- The Washington Times - Wednesday, April 1, 2009

HONG KONG (AP) - Asian stock markets rose Wednesday as investors shrugged off more gloomy signs in leading regional economies _ China, Japan and South Korea _ amid the deepest global slowdown in decades.

Automakers and financials helped push markets higher, with another upswing on Wall Street overnight further buoying sentiment, as the region opened the month and new quarter by adding to its recent rally. The dollar and oil prices slipped.

The advance came despite new data underlining export-driven Asia’s continuing struggles as plummeting demand in industrialized countries batters global trade.

In China, the contraction in the country’s critical manufacturing sector _ which accounts for about 40 percent of the world’s third-biggest economy _ accelerated last month, according to a key survey. Meanwhile, confidence at Japan’s major manufacturers dived to an all-time low. And South Korean exports sank 21.2 percent in March, the fifth straight monthly decline.

Asian markets have surged in recent weeks as nascent signs of stabilization in the U.S. economy and banking sector helped turn around sentiment about the outlook for the global economy.

But many analysts are bracing for a reversal if corporate earnings and economic figures point to more trouble in the region.

“You definitely need good numbers to sustain this upward momentum, and the numbers coming from companies and about economic activity are not particularly strong,” said Alex Tang, head of research at Core Pacific-Yamaichi International in Hong Kong. “If we keep seeing further deterioration, we’re going to hit resistance.”

Tokyo’s Nikkei 225 stock average rose 242.38 points, or 3 percent, to 8,351.91, while South Korea’s Kospi added 2.3 percent to 1,233.36.

Both markets were driven higher by strong gains in automakers, with Honda Motor jumping 6.7 percent and South Korea’s Hyundai gaining 5.47 percent. Investors are closely eying U.S. car companies General Motors and Chryslers _ both struggling to survive as a government deadline to restructure looms _ to see how they their troubles would impact Asian rivals.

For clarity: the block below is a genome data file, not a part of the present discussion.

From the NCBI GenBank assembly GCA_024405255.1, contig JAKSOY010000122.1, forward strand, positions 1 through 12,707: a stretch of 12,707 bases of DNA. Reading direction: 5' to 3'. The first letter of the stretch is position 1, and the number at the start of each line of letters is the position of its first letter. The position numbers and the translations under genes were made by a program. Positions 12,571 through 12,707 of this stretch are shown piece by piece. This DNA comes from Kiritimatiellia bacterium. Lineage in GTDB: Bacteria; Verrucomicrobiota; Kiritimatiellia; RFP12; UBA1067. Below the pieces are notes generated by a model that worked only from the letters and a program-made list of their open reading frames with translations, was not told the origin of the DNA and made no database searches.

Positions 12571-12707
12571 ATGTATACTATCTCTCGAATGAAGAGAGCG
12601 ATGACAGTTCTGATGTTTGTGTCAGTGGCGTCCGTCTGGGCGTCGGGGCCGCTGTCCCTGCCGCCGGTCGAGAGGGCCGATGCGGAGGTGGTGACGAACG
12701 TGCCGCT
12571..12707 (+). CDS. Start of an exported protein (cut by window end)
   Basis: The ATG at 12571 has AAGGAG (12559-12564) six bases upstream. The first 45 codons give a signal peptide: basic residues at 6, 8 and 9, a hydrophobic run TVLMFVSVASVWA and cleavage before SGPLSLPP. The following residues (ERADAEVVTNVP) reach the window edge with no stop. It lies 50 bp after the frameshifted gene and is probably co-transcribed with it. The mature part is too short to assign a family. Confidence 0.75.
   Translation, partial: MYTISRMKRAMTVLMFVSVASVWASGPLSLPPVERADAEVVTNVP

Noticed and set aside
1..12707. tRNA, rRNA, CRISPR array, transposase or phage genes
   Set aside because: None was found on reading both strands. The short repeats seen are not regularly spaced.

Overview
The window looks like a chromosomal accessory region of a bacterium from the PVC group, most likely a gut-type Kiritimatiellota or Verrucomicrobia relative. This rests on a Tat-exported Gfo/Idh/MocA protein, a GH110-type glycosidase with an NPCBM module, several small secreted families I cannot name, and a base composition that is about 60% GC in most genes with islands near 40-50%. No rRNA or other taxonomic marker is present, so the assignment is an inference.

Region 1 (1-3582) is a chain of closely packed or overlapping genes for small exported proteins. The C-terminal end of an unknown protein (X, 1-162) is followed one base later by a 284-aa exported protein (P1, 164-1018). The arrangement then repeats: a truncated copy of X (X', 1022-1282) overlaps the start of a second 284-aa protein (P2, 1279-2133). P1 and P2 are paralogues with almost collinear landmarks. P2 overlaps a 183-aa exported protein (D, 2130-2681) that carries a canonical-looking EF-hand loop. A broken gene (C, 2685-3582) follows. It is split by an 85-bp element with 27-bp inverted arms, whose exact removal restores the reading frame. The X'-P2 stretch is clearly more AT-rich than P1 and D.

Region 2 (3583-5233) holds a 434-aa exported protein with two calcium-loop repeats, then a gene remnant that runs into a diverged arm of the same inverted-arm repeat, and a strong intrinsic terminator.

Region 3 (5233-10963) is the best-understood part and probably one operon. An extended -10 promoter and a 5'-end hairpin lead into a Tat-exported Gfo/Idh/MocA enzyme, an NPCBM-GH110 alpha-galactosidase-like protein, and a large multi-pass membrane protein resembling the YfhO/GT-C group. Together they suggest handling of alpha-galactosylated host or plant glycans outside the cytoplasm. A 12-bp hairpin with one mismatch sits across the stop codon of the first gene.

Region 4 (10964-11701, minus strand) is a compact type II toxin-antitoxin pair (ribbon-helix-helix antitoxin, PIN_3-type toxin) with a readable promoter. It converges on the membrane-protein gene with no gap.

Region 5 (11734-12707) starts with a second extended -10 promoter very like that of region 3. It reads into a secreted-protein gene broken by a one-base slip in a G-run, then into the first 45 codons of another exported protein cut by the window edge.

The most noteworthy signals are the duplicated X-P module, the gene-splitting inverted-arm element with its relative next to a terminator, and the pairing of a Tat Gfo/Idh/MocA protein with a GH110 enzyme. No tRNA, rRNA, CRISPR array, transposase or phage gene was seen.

Elsewhere, Hong Kong’s Hang Seng trimmed its losses to trade virtually flat at 13,578.85 in an erratic session. Shanghai’s key index was up 1.4 percent, and Taiwan’s benchmark added 2 percent and India’s Sensex gained 0.9 percent to 9,795.26

In the U.S. overnight, the Dow rose 86.90 points, or 1.2 percent, to 7,608.92, while the broader Standard & Poor’s 500 index added 10.34 points, or 1.3 percent, to 797.87. European benchmarks also closed higher.

Wall Street was headed for a modestly lower open as U.S. futures lost ground. Dow futures were down 92 points, or 1.2 percent, while S&P; 500 futures were down 9.8 points, also 1.2 percent.

Oil prices fell in Asian trade, with the May contract for benchmark crude off $1.01 at $48.65. Overnight, the contract rose $1.25 to settle at $49.66.

In currencies, the dollar weakened to 98.76 yen from 99.17 yen. The euro slipped to $1.3201 from $1.3257.

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